posted on Nov, 29 2004 @ 01:35 AM
An interesting option here is perhaps the concept of being authentically native to a place. This is an idea explored far more adequately by agrarian
and environmental writers than I could do justice.
Regardless, the idea is that we actually become rooted to a community and a landscape. Our culture of fluidity in labor demands that we be able to be
transferred from Washington to Chicago in the name of that job. So, we have no authentic commitment to the place we live(d) in. We fail to genuinely
live anywhere. Our towns in such a society are husks of actual communities. Becoming native means living downstream from one another. It means
buying locally. It means caring for the long-term of a place because your identity is genuinely intertwined with it's health and vivacity. If a
river is dammed in your fishing community, you will suffer as unemployment guts the town. If big-box stores come in and push out small businesses,
you feel the difference.
That is what I think a healthy form of nationalism. It's not just a commitment to a few nebulous ideas like freedom and democracy (though they are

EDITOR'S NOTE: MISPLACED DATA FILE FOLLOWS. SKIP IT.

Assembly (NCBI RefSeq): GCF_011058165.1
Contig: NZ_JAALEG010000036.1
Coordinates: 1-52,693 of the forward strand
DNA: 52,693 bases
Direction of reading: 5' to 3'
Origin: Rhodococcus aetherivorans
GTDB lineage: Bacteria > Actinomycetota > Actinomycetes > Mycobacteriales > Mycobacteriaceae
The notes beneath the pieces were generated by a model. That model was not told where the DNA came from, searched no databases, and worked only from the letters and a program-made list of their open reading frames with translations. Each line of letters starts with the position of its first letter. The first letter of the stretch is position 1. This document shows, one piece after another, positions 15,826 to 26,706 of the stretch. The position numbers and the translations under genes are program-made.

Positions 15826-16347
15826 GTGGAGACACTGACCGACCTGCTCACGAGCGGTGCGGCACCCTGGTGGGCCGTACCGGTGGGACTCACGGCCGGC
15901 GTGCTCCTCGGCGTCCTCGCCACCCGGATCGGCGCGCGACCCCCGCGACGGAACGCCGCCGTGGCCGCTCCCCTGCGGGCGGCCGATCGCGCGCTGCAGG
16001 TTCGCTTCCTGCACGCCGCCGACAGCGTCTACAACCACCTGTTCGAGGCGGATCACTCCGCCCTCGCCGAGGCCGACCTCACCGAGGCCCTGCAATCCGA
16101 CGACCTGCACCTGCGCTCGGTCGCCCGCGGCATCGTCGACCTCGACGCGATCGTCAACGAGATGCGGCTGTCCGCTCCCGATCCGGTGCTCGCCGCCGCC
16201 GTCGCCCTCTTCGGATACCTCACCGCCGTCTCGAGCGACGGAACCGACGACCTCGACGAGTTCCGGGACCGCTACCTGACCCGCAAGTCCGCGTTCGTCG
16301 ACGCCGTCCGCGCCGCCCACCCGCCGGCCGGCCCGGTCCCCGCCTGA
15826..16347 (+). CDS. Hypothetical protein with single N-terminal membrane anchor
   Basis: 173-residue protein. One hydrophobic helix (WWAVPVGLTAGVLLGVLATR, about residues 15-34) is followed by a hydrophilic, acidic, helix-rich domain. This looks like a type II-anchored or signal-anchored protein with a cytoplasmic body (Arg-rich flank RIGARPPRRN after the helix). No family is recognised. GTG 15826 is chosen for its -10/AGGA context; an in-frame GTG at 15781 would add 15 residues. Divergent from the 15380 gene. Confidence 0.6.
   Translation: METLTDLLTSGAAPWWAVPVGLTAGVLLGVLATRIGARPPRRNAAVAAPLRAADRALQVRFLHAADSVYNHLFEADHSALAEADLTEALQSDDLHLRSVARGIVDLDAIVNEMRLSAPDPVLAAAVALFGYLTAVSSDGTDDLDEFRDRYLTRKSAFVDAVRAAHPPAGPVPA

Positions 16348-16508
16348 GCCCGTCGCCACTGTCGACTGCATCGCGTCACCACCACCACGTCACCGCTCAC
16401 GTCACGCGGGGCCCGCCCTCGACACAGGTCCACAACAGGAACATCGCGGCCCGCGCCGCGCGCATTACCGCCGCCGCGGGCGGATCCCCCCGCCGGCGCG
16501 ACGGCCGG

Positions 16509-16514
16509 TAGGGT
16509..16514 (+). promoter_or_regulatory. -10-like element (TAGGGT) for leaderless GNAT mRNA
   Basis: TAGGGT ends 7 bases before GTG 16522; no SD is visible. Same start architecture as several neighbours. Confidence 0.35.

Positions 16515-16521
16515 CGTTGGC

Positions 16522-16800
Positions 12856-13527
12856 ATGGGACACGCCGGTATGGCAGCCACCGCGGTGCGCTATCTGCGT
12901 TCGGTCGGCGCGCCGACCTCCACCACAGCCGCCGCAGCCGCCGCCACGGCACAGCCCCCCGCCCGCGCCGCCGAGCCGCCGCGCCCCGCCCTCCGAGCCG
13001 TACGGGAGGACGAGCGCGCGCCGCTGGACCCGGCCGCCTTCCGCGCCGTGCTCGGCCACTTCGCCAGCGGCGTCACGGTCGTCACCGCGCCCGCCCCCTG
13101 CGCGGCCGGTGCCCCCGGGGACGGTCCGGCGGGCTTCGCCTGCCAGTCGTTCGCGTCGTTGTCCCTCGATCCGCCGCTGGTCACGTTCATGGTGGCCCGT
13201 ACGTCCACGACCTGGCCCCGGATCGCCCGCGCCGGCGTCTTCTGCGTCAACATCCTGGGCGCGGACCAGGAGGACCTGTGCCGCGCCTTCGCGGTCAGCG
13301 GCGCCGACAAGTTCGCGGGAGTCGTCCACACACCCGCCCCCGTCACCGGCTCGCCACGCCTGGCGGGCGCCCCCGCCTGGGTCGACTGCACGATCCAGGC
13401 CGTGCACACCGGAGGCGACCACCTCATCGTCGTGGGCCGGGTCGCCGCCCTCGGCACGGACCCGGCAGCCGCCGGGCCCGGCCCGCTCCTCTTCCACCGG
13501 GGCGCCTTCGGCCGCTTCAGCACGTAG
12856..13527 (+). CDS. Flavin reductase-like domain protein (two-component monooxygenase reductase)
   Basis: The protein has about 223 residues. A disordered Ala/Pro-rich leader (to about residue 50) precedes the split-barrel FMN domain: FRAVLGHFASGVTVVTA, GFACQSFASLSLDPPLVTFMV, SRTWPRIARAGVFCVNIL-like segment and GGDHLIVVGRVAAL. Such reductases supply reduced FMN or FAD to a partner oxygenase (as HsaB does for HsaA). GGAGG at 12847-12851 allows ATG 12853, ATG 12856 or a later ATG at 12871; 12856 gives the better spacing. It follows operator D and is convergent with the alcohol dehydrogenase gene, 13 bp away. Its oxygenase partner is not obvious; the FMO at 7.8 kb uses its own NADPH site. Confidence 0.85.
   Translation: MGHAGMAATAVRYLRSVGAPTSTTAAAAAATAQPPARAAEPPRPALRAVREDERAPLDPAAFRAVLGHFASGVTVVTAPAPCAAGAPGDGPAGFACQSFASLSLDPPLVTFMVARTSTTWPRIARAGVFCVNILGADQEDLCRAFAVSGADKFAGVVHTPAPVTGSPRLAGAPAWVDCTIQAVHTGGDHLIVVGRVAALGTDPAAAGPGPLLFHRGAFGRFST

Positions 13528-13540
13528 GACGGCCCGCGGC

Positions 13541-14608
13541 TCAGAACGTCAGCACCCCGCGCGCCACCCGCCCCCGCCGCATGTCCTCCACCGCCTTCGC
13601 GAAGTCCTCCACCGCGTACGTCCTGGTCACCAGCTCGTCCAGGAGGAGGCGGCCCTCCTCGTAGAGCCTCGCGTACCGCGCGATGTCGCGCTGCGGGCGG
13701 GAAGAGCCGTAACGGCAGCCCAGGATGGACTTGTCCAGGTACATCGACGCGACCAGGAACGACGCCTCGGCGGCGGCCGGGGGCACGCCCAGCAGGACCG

certainly good things!). Nationalism means nativity, nativeness. You're not just in a public debate to protect your place' name and
reputation("America is a great country!" and all that...). You're in it because you care about that little corner of the land that you call your
own community. Your neighbors and coworkers. For example, maybe you side against a draft because it would mean those fine young men in your aging
community would leave. It means having your fingers always on the pulse of your neighbors and home land.
If we all lived like this in our own communities, the world would change. Thinking globally and acting locally is what real nationalism is. Seeing
the interconnectedness of the overall health of all communities of life -- human, political, economic, ecological, biological, spiritual -- is deep
and real nationalism.